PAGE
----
A case point and different to the 59cl aspect was a tour that was run in 64/65 IIRC as I forget the exact year when the first of the triple headed tour train to Moss Vale via Unanderra rather than the TF & K class being available owing to a failure and Enfield Loco to light them up early enough, they were replaced by two engines out of Eveliegh that were pilots, 3258 & 3802.

The concept also the engine off the Moss Vale pax sat at Moss Vale facing the south as pilot for mails in case of failure.

I agree with you regarding 3616 while I only ever worked on it once, it was certainly superior to other pigs, the short south allowed for 36cl to take the same tonnage as freighters, 38 & 59cl with a slight reduction in length loading, certainly 16 was the pick of the pigs in that time frame, but I also worked on several others that were pretty much close to it, much depended on who the driver was and I worked with 3 that knew how to get the best out of them and not affect the fireman either, (there were many I never worked with on the South though) those were Enfield drivers and I had 4 trips with Goulburn drivers all bar one were the same in the way they worked the engines.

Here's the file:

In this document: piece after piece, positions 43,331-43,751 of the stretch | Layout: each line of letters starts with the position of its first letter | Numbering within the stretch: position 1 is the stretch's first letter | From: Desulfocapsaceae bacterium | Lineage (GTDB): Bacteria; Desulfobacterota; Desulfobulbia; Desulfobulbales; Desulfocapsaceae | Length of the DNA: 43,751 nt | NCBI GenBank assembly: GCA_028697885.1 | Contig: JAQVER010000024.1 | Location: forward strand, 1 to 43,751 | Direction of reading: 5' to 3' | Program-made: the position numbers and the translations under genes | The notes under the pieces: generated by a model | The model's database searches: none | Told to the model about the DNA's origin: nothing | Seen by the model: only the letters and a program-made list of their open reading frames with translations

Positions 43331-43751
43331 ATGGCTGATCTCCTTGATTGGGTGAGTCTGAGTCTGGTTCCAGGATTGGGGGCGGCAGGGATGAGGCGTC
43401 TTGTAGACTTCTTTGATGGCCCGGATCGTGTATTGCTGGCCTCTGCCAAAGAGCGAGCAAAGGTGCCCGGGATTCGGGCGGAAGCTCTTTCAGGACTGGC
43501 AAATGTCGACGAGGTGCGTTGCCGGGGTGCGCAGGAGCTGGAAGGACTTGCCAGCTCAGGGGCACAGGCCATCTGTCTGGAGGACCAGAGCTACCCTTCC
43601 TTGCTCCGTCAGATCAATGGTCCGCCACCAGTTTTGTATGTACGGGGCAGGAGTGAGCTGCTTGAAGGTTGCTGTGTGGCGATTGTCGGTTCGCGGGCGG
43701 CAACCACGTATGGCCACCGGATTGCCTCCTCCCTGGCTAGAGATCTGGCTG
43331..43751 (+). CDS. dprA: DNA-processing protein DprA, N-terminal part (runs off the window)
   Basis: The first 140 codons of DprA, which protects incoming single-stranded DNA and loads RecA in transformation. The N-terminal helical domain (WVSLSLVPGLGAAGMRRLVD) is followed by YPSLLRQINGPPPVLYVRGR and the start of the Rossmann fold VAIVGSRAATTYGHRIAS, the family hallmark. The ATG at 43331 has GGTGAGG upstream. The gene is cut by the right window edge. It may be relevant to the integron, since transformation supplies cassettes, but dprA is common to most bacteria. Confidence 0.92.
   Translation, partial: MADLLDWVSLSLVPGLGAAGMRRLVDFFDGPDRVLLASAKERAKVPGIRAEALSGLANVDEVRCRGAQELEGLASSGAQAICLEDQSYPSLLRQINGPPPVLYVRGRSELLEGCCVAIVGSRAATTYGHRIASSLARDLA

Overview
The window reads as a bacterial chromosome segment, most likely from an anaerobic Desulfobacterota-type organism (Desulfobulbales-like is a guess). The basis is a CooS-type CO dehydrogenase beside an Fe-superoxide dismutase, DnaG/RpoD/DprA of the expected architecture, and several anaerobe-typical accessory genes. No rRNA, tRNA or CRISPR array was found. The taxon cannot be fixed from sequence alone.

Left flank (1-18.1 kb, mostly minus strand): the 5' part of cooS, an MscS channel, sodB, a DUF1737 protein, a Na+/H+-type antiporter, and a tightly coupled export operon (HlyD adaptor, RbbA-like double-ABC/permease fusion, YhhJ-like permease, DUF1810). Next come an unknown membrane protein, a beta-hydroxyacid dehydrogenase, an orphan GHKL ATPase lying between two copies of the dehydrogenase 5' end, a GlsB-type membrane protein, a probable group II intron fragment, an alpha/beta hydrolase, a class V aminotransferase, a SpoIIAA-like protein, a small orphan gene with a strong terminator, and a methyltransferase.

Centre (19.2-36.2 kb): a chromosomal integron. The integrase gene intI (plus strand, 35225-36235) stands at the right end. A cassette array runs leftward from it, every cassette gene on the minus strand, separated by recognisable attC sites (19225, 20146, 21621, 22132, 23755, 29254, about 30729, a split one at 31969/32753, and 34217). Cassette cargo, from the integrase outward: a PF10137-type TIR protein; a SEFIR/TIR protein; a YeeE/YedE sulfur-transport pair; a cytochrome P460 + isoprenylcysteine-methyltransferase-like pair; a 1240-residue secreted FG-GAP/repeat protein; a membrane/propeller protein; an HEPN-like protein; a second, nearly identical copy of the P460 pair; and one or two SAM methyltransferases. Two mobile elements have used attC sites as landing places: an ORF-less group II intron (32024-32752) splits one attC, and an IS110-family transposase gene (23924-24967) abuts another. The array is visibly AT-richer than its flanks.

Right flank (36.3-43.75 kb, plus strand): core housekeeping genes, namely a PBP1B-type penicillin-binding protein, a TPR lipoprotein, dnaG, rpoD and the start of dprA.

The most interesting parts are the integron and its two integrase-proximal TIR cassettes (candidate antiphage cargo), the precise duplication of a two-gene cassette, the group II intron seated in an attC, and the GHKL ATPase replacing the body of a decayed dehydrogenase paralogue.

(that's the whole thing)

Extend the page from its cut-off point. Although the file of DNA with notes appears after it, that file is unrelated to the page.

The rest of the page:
neillfarmer Chief Train Controller

Yes, the cast bed frames were low carbon steel to enable them to be suitable for welding (and also for toughness). The 59s were allowed 45 mph, or 75 kph. 5910 probably got up to 80 kph regularly on mainlines. With 60" drivers it should be good for 100 kph but the old NSWGR did not like running locomotives with 2 wheel pony trucks at speed so I would guess neither would the present day safety regulators.
5910's advantages are it's wide grate and 36,000 lb tractive effort (same as a 38). It's disadvantage is the limitation on speed.
3616 advantages are it's 115 kph max speed. The Giesel ejector gives it approx 10% reduction in water and coal consumption and potential of another 10% more HP. This comes about because of the reduction in exhaust back pressure. It's disadvantage is the narrow grate between the frames, and it too, would be prone to frame cracking. For the fans it has a quieter and different sounding exhaust which might not suit everybody.
I think the resurrection of 5711 remains out of reach with the foreseeable funding for THNSW, it is just too big.

I do not subscribe to the criticism of the Board and Management of the THNSW. Theirs is a thankless task that can never satisfy everybody. They, and their volunteers, deserve our thanks and support.